Mucheru said the Covid-19 pandemic had delayed some work, but activities at the site have regained momentum.
The government also plans to set up a centre of excellence for the construction industry at Konza.
Public Works Principal Secretary Gordon Kihalangwa said during a recent visit to the technology city that construction of the centre would begin in a year.
“By creating such a centre, we will ensure that from time to time, our people are educated and proper guidelines in the construction industry outlined so that challenges in the construction centre are addressed,” he said.
“We are hoping that within a year or so, we should have already begun construction.”
Kihalangwa, who led a delegation from the National Construction Authority, said the government wants to create a centre of excellence for the country’s vibrant construction industry.
“It is an industry that employs citizens and foreigners and it is good to ensure we have a centre of excellence where some of the challenges we face are addressed,” he said.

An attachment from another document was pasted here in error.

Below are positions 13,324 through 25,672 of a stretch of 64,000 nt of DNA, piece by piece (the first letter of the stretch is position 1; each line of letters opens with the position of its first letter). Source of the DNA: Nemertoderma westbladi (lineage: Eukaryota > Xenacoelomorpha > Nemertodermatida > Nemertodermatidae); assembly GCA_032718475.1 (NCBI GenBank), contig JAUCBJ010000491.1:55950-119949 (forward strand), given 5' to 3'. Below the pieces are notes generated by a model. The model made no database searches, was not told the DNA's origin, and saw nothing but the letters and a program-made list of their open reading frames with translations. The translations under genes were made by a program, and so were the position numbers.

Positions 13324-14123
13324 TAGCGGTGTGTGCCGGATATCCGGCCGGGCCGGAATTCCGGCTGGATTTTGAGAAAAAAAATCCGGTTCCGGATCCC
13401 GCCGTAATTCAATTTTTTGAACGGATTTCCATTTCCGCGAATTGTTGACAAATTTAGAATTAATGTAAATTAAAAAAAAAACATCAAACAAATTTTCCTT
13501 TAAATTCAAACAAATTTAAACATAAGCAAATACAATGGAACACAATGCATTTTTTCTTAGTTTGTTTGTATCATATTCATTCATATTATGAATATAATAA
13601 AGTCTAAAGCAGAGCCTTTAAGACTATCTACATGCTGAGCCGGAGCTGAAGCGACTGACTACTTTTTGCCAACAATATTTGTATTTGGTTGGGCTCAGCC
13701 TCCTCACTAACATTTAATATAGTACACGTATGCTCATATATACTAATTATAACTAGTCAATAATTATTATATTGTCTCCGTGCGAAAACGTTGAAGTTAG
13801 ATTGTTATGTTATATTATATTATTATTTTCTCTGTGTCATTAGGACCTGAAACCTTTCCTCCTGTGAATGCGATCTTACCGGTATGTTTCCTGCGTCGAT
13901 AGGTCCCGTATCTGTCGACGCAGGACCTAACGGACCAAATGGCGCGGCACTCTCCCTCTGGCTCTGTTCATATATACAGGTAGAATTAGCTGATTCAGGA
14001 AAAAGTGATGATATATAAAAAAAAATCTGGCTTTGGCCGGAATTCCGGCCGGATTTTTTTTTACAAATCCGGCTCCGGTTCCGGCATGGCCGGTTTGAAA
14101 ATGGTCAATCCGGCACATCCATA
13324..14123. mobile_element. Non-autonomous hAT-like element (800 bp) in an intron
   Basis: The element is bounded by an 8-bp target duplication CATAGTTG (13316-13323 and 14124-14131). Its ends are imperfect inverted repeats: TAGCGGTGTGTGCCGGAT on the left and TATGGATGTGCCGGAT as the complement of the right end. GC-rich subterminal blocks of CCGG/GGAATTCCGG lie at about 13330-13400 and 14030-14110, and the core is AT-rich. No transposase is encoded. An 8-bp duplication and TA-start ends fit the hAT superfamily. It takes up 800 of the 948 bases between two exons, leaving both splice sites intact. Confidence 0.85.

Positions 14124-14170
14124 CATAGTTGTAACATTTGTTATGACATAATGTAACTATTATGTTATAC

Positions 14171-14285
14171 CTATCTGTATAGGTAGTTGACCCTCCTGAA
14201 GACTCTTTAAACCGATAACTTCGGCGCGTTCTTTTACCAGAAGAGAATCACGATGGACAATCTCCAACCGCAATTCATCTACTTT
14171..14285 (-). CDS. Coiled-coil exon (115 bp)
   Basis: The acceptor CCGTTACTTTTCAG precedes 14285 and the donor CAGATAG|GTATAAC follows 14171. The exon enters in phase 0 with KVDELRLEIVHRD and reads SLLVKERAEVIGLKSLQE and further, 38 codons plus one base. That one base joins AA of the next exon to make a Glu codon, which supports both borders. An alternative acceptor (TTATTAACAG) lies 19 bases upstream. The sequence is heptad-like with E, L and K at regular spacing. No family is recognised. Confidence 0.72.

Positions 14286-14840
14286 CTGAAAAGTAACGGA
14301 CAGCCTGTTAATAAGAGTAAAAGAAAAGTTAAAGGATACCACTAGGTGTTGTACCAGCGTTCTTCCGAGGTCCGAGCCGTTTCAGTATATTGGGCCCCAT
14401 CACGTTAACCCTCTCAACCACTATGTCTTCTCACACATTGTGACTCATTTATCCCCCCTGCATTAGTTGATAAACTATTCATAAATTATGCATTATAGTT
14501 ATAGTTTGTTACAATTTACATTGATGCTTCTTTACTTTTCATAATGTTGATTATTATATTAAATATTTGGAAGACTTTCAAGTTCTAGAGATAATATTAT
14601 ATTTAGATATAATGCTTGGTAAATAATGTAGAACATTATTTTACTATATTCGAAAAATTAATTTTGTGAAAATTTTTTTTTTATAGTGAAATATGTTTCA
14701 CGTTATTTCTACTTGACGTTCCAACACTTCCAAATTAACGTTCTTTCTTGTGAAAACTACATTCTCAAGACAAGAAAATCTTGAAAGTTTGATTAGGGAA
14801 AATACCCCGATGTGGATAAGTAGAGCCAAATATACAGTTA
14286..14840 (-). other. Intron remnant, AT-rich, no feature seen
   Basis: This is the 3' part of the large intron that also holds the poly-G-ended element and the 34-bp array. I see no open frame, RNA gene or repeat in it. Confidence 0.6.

While visiting the city last month with 10 MPs, Wiper leader Kalonzo Musyoka urged the government to acquire more land for expansion, saying the current 5,000 acres the project was sitting on would be insufficient in coming years.
Kotda Chief Executive John Tanui told the delegation that the initial two phases – which host the data centre and offices – were nearing completion.
“We are constructing a total of 170 kilometres of storm water drainage and water supply lines as well as an automated and pressurised 15-kilometre system of solid waste management,” he said.
As the city takes shape, investors are also showing increased interest, seeking a slice of the country’s answer to similar developments across the continent such as Eko Atlantic in Nigeria, Hope City in Ghana, Waterfall City in South Africa, Vision City in Rwanda and Ethiopia’s The Real Wakanda.
By last year, the technopolis had attracted over 40 companies that had applied to establish investments in technological ventures, according to Kotda.